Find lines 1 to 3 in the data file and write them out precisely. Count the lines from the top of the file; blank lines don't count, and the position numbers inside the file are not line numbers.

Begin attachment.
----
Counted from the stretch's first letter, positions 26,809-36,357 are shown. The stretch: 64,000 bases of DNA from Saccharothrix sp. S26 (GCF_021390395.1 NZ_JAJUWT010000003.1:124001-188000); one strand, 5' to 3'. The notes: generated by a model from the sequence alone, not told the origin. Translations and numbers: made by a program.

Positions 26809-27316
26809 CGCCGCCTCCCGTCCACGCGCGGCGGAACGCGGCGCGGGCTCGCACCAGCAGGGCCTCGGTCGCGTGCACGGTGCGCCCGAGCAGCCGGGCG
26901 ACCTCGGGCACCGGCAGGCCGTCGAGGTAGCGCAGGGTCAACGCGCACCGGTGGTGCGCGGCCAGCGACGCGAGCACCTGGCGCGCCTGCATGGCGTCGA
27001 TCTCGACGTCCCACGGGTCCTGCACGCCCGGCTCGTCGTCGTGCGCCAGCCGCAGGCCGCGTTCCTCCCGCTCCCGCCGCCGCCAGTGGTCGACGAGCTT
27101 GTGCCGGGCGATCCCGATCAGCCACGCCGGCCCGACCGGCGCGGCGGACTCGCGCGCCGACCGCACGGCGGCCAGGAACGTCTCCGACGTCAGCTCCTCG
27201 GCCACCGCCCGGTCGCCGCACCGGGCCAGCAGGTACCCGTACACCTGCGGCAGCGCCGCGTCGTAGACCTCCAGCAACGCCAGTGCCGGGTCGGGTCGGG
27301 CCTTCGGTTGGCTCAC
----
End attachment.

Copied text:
Counted from the stretch's first letter, positions 26,809-36,357 are shown. The stretch: 64,000 bases of DNA from Saccharothrix sp. S26 (GCF_021390395.1 NZ_JAJUWT010000003.1:124001-188000); one strand, 5' to 3'. The notes: generated by a model from the sequence alone, not told the origin. Translations and numbers: made by a program.

Positions 26809-27316
26809 CGCCGCCTCCCGTCCACGCGCGGCGGAACGCGGCGCGGGCTCGCACCAGCAGGGCCTCGGTCGCGTGCACGGTGCGCCCGAGCAGCCGGGCG